Asking the right questions!

  • Asking the right questions!

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January 17, 2012

Giri Balasubramaniam, founded Greycaps India Pvt Ltd in Bengaluru in 1999. It is now the country's second largest quiz company.

“Greycaps began as the translation of a passion. When we were quizzing in our college days in the late eighties and early nineties we found that quizzing needed the infusion of fresh blood and ideas. For the audience, quizzing was also very difficult. There were two kinds of attendees—those whohad read up, and those who did not even understand the questions, leave alone know the answers. People found quizzes for the brainy, not for entertainment. Perhaps because in that era quizzing was largely confined to statistical data—remembering dates and numbers, per capita income, growth, production data etc.” said Balasubramaniam.

Therefore, he wanted to make quizzing entertaining, easier and more widely sought and enjoyed. Soon, Giri and some of his classmates began developing such quizzes. These quizzes, were more awareness based, they were about recent happenings.

Greycaps holds the merit of having held India's biggest business quiz—for Tata Sons in 2004 called Tata Crucible –the quiz formed part of the centenary celebrations of the Tatas, and has now become an annual event.

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Wood Worth

Imli Toshi Namo, a young innovator who grew up in Nagaland, spent his time roaming around the sprawling bamboo plantations and observing the grass being harvested and processed, before it was shaped into furniture or items of handicraft.

In 2006, Imli designed Arulepsa, the prototype of an integrated, precision-controlled, bamboo processing machine. Arulepsa processes five feet of highly finished bamboo per minute. That is approximately 25 times the speed of manual processing. "Even then, the finished bamboo that Arulepsa produces is far more uniform, better finished, well-planned and surfaced," according to Imli.

The prototype and its improvement cost him a total of INR 300,000 (US$ 6,725). He received funding from the National Innovation Foundation (NIF) and the National Bamboo Mission (NBM).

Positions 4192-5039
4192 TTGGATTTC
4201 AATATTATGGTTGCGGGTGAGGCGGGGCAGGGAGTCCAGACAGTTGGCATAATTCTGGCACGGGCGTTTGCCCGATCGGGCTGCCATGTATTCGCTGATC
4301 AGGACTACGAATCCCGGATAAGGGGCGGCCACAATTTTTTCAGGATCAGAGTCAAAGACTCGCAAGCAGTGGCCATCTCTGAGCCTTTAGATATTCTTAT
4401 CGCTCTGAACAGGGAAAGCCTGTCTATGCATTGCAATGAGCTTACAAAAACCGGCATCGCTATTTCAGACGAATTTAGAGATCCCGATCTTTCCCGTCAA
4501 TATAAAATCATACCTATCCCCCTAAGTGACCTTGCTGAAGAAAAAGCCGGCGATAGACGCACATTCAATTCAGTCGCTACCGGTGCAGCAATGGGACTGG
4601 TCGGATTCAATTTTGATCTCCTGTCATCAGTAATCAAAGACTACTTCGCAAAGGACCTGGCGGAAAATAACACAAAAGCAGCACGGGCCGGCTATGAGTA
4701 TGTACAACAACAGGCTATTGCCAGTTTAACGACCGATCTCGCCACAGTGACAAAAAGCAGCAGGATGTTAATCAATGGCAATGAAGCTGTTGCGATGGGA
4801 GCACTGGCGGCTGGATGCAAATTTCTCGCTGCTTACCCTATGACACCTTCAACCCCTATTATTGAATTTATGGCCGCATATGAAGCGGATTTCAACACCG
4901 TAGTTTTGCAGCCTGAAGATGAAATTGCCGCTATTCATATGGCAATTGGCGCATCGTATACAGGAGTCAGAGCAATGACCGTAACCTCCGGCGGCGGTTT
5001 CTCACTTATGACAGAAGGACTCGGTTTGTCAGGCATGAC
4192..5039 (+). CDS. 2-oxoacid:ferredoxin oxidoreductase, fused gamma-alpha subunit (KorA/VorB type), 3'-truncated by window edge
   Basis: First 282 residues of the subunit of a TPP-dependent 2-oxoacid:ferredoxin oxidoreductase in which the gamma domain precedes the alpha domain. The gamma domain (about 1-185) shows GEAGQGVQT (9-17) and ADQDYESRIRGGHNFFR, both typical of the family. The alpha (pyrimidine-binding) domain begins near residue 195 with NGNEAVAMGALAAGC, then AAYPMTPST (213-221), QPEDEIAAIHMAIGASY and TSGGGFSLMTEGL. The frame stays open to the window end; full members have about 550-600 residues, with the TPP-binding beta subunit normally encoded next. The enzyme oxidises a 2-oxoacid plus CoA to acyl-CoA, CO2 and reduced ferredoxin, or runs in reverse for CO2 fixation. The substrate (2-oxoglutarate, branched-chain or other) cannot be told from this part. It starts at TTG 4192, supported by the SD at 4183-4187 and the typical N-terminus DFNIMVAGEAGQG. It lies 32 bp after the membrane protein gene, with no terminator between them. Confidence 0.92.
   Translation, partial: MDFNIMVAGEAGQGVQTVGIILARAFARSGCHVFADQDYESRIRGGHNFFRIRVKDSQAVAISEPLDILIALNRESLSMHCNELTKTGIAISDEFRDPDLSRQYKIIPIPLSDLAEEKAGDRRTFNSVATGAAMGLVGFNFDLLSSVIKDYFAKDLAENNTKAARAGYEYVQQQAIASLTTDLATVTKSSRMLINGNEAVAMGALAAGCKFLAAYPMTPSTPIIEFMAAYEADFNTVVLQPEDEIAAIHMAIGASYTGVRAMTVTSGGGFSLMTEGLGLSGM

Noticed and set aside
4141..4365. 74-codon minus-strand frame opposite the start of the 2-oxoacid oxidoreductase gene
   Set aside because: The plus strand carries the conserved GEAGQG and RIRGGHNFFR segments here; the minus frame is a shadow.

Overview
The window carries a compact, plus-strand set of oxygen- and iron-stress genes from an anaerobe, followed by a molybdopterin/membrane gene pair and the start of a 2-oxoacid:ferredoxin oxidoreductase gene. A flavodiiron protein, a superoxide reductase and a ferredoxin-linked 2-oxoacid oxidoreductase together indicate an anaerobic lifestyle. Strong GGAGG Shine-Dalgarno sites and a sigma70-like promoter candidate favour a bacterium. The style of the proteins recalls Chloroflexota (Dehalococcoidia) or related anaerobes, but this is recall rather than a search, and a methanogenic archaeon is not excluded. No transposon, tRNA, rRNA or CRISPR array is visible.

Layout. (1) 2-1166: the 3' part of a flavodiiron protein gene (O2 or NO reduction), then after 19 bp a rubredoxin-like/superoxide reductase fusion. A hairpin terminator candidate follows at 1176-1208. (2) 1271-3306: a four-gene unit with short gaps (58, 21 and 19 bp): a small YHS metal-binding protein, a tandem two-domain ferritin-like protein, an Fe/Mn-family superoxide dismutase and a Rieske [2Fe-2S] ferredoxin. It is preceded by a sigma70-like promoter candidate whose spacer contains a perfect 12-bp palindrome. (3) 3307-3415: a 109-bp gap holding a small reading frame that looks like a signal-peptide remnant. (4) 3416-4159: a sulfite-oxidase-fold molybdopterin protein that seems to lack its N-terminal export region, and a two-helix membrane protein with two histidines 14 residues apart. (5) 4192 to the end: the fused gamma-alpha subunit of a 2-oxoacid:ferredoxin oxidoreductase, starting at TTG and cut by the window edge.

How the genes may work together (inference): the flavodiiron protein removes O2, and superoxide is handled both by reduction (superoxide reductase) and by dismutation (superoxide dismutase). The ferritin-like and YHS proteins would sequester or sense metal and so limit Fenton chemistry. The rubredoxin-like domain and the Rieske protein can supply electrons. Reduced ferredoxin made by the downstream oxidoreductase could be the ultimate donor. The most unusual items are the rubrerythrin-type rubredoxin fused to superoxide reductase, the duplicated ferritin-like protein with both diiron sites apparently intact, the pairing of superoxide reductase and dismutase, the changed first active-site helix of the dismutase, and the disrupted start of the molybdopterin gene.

Imli says the first of the new machines should roll out by August this year. He is thinking of pricing them at INR 80,000 (US$ 1,800) each.

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Express Innovation

Satish Deb of Bhilai in Chhattisgarh, an inspired innovator, has revived the dying treadle presses with a cheap and easy conversion kit. He has converted the slow and foot-operated treadle press into a smart screen printing press, and has a US patent for his innovation.

Satish received his first patent on March 10, 1999 and now has five patents for various versions of his machine. The innovation successfully combines the technologies of screen printing with letter press machines. The cost of the Motek India Treadle press kit is about Rs 25,000 (US$ 550), against Rs 125,000 (a little more than US$ 2750), for a new offset press. Satish’s kit increases the efficiency of the treadle press at least five times, and makes the press versatile.

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The Coolest Little Refrigerator For Rural India

Godrej has developed a low-cost refrigeration solution, ChotuKool, to cater to rural households in India. To popularise this 7.8 kg eco-friendly refrigerator in rural India, Godrej is partnering with non-governmental organisations (NGOs) and micro-finance institutions and collaborating with self-help groups.

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Cloud Surfing

Mumbai's Rajesh Jain, 41, founded Novatium, a Chennai-based company that makes NetPC. The machine is based on cheap cell-phone chips and without the hard- disk drive, extensive memory and pre packaged software that add hundreds of dollars to the cost of regular PCs. Instead, NetPCs are little more than a keyboard, a screen and a couple of USB ports - and use a central network server to run software applications and store data. Novatium sells the NetPC for only US$ 155.

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A Space Odyssey
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Studsat, for student satellite, has been designed and built by 45 engineering students across 10 colleges in Hyderabad and Bengaluru. Studsat, the tiny satellite, carries a complementary metal oxide semiconductor (CMOS) camera and four small solar panels mounted for power supply.
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The New Life of Pi
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The well-designed Pi is a pretty smart reader. Sleek and handy, the device fits into the palm of your hand and holds more page-turners than the average bookshop.
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The above articles have been taken from IBEF's publications.

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x IBEF : India Brand Equity Foundation